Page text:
By Katherine Murray.
The last week of June, I took four days off with the intention of enjoying a quiet “staycation” full of gardening, hummingbirds, and long walks with my dogs. I envisioned this break as a time of silent retreat, with plenty of room for relaxing into the quiet and listening to the stirrings and nudges of spirit.
The morning of the third day, I awoke with a colorful idea that seemed to have a lot of energy attached to it, so after I had my coffee, I went to the hardware store, bought a single fence post (for $5.99), and brought it home.
I spread a tarp out on my garage floor, gathered up all the colorful cans of paint I had (including some green paint with glitter) and I found brushes I had left over from other projects. I also got a piece of paper and a pen and sat down on the tarp, with all the tools for creativity organized around me.
Then, I let myself get quiet for a few minutes. Soon I saw in my mind’s eye colorful and creative designs for the project. The ideas filled my mind faster than I could write or sketch them. After just a few minutes, I had the plan: I was going to make a peace pole for my garden. This seemed to me to be a perfect, active prayer for the growing sense of alarm and sadness I was feeling because of what felt like growing unrest in the world, the violence and heartbreak of terrorist attacks, and the vitriol being spewed in the political arena.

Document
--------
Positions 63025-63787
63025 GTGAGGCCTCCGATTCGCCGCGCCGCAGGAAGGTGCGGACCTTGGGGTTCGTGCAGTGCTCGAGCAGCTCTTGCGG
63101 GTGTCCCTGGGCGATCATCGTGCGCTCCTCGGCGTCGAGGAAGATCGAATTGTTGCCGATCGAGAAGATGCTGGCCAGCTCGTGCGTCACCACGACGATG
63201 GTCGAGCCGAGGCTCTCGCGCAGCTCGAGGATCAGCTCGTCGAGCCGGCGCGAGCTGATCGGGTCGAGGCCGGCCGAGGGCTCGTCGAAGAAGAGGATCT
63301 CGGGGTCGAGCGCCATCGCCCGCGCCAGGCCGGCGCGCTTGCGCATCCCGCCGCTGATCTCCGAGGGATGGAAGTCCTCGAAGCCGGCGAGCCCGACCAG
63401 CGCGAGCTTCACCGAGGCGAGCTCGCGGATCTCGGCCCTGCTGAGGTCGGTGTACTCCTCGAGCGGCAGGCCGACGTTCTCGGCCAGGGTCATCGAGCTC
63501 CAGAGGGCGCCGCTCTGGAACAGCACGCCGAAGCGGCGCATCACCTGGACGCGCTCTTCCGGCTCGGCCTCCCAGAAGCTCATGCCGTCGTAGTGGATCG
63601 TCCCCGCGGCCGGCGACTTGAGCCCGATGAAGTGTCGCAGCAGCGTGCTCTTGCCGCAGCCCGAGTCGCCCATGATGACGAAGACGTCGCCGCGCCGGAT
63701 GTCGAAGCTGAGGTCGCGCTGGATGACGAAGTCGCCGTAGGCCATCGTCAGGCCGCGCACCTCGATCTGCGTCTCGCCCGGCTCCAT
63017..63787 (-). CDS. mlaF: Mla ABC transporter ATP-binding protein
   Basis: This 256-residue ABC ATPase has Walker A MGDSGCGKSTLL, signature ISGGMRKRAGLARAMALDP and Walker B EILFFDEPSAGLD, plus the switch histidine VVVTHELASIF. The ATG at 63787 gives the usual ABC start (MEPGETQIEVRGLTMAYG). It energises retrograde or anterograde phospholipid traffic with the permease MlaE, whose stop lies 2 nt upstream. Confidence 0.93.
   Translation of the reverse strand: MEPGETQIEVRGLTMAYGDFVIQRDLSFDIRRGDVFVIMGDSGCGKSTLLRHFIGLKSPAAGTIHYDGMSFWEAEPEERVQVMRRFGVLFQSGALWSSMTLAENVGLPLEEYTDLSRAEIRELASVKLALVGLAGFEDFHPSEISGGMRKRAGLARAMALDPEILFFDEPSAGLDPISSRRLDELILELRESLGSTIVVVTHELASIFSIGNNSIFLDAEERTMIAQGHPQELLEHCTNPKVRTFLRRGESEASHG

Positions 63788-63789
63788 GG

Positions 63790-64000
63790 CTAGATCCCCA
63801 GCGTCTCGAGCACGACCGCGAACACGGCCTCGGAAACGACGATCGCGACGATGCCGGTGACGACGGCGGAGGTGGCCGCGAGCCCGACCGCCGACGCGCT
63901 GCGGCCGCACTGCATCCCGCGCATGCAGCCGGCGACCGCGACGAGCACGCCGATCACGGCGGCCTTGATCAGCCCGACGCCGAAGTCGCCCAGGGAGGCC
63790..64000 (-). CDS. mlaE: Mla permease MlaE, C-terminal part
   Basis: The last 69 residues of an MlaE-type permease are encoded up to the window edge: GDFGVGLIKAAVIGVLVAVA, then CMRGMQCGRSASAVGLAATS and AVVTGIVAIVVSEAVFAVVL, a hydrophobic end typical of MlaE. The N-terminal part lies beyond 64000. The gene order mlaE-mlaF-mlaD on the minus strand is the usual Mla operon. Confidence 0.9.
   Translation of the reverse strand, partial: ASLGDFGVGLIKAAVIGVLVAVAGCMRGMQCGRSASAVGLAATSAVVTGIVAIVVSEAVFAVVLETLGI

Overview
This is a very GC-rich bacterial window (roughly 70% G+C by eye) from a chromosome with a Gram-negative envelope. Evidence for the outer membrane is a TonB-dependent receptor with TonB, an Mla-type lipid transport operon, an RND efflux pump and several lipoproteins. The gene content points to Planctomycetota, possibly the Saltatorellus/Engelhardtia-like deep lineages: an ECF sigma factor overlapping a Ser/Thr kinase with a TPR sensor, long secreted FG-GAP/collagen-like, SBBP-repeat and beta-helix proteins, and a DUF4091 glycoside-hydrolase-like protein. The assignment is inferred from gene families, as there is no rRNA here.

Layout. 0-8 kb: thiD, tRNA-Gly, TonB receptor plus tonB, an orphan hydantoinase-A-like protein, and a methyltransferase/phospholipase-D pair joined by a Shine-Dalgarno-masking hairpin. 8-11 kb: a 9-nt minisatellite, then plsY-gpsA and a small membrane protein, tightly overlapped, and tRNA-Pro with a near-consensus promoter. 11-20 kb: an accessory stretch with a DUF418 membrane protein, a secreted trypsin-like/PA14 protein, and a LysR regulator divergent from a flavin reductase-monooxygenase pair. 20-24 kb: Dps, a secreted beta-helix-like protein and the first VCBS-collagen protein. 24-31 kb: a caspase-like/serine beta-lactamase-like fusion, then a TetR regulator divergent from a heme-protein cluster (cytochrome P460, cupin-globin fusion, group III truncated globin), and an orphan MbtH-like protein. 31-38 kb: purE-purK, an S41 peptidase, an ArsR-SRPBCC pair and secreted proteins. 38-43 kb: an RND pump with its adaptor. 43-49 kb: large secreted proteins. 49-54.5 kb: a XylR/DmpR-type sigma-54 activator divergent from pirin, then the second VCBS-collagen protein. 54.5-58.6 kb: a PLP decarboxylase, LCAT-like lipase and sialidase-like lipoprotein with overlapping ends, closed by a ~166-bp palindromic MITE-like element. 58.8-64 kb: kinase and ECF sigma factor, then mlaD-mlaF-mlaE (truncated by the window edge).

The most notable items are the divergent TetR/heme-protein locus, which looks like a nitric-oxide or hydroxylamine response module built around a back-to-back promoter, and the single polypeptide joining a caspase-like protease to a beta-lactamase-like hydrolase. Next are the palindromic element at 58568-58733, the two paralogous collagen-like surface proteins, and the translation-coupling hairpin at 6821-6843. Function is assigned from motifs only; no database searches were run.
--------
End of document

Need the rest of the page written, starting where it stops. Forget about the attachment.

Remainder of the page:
The peace pole, I thought, could be at least one point on the globe consistently offering a visual prayer of peace for the world. And who knows? Maybe it would radiate outward and bless my neighborhood, my city, my region, the world.
I did a little research and decided I would use the four colors of the directions according to Chief Seattle (white for north, red for east, yellow for south, and black for west), and I chose the prayer words “peace” for the west, “zhi-bde” for east (Tibetan), “asudai” for Iran/Pakistan/Afghanistan, and “shalom” for the middle east. Plus I included as many chakra colors as I had on hand, in order from root (at the base of the pole) to crown.
As I began the work of creating the vision, I soon learned it was an object lesson, rich in connections to my ideas about peace. For example, I’m not an artist, so I was tempted to give up several times when things got blobby and the paint went on unevenly.But then I thought, “Well, peace isn’t easy or perfect either, is it?”
And when the design didn’t look exactly the way I’d envisioned it in my head, I realized that’s the same frustration I feel when I struggle with news of war and violence and exploitation of our planet.
After a little hesitation, I decided to go ahead put the pole up, imperfect as it was, and continue to work on it, add to it, and change it as I feel inspired. Kinda’ like peace work. You use what you have at hand, do your best, and keep at it as long as you can.
The result? The peace pole stands quietly between the German thyme and rosemary in the herb garden outside my back door. I have fallen in love with it. I no longer want to change it or judge it or make it be something it isn’t. It radiates good intention, which inspires my prayers and comforts my heart every time I see it. And that brings peace, even if only to one heart and mind at a time.